Our post-modern age makes it easy (indeed, possibly too easy) to find takes or spins or twists on traditional stories or genre films; what's often harder is finding well-executed examples of those genres in the first place. (Put more bluntly, we've all seen plenty of recent ironic crime films or teen comedies -- but how few of those actually work as crime films or teen comedies?) The British film The Escapist, which made its North American debut at Sundance this year, not only works as a brilliant, twisting existential expansion of the traditional prison break film; it also works as a crackerjack example of the traditional prison break film. Brian Cox stars as Frank, a convict serving a life sentence; after hearing of his daughter's second overdose, he determines that he has to get out, he has to see her: "I have to make things right."
As played by Cox, Frank's hard to understand, but easy to like -- and the other way around, too. Cox is one of our best actors -- he's great in both high art and high trash, and The Escapist offers him a chance to work both ends of that divide. We watch, riveted, as Frank tries to break through the metaphorical wall around his feelings; we watch, riveted, as Frank tries to break through the literal walls keeping him from the outside. Frank's demeanor is pure prison -- a hot-forged alloy of defiance and resignation tempered by time -- but he's also more than just that facade.
Directed and co-written by Rupert Wyatt, The Escapist doesn't slide into the easy clichés of the prison break film; this isn't a celebration of the human spirit's noble capacity for transcendence at the level of the good and glorious but of the human spirit's brute capacity for endurance at the level of guts and gristle. Frank recruits confederates (including Joseph Fiennes, Seu Jorge, Liam Cunningham and Dominic Cooper) to make the escape possible, and he also has to placate the king of the prison, Rizza (Damian Lewis) and Rizza's unhinged brother Tony (Steven Mackintosh). Frank is not only smart but canny; witnessing him left alone with his thoughts in a prison chapel, it's not until later that Wyatt's direction lays out how Frank's quiet moment was in fact frantically busy as he cased the joint, looked for possibilities, searched for objects that could be re-purposed as tools, sussed out the lay of the land, his mind racing behind his poker face.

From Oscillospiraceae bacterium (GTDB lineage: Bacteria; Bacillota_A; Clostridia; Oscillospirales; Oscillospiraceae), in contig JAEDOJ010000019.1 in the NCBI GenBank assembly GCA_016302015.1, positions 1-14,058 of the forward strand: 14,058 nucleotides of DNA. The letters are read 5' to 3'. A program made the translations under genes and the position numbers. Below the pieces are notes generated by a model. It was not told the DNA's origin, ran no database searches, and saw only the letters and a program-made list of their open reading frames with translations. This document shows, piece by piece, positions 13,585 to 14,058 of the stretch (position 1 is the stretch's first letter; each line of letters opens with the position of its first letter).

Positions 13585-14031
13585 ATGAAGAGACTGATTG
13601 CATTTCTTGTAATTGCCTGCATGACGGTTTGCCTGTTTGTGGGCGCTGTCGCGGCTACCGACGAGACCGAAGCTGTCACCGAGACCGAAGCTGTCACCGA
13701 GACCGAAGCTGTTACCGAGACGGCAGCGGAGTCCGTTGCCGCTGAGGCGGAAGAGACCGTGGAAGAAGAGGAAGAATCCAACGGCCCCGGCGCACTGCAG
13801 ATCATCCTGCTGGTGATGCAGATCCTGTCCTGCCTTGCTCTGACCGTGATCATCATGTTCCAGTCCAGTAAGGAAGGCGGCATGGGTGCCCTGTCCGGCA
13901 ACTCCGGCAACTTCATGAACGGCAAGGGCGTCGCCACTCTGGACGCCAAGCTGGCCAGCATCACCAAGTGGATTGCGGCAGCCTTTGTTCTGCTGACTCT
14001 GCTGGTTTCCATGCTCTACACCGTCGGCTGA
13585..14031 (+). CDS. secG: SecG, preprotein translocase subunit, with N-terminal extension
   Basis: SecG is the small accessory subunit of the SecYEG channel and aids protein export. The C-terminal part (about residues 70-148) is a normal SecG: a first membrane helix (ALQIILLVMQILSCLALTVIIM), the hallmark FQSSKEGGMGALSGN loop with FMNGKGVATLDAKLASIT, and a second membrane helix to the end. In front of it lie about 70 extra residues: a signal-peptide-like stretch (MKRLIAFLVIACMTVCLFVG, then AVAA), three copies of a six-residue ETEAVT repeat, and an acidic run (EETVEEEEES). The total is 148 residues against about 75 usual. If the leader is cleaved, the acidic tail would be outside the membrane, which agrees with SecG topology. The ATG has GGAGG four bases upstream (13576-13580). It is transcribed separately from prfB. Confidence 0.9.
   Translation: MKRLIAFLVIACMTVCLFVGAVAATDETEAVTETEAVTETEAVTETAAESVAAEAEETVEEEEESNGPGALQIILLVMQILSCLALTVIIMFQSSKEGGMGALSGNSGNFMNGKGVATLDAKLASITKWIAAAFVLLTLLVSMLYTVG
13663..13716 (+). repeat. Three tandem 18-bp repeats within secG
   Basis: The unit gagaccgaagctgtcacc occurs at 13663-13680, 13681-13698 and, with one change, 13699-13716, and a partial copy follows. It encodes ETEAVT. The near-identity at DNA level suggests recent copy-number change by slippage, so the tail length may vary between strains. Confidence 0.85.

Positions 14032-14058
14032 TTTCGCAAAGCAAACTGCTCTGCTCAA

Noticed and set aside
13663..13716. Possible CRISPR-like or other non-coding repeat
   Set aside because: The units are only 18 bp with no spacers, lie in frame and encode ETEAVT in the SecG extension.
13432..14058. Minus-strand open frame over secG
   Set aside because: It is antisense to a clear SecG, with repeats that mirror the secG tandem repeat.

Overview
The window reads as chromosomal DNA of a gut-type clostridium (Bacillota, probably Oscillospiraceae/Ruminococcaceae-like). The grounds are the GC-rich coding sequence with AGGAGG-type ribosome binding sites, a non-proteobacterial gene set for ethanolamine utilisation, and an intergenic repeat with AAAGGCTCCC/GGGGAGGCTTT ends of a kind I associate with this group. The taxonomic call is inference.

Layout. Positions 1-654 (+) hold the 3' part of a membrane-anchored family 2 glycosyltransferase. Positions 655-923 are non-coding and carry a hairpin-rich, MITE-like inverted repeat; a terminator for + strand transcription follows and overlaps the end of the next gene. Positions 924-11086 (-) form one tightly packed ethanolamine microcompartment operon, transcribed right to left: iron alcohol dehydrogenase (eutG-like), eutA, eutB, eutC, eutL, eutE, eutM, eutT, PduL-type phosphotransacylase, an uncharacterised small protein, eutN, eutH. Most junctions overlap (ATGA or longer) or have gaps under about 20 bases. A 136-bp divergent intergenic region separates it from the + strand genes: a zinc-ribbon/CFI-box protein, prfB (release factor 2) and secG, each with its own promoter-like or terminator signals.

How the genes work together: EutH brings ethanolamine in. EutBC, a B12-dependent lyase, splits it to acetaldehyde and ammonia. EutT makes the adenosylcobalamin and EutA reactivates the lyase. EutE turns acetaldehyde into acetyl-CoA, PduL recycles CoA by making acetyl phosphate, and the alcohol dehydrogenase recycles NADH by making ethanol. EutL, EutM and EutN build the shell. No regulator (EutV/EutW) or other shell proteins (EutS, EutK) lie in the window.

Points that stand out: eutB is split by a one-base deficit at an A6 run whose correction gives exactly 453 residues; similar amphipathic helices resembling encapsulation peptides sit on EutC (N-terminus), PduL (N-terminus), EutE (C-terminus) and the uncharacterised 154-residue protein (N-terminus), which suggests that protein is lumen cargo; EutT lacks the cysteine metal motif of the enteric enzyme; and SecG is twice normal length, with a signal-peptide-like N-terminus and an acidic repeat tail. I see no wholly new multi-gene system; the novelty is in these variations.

The Escapist wrings jagged tension out of a fractured timeline -- we open with the beginning of the escape, then flash back to the events leading up to it as it progresses. And while there are a few twists, there are also the pure pleasures of the prison break film -- the plan, the assembling of the team, the tricky acquisition of vital resources, the moment when the plan goes to hell. Wyatt and co-screenwriter Daniel Hardy may be exploring and exploiting the prison break genre, but they're also smart enough to respect it for what it is. And while many of the supporting cast are playing types (Fiennes is a brooding brute of a burglar; Jorge a canny contraband dealer and chemist; Cunningham a dour digger; Cooper a fresh fish newly arrived to the prison) they all manage to add shades of dimension to those archetypes. Lewis and Mackintosh are both chilling, and Cox's work at the center of the film is among the best things he's done. The Escapist wasn't the most meaningful or brilliant thing I saw at Sundance, nor was it the most visceral or exciting, but I'd be hard-pressed to think of another film that balanced so perfectly between those two extremes.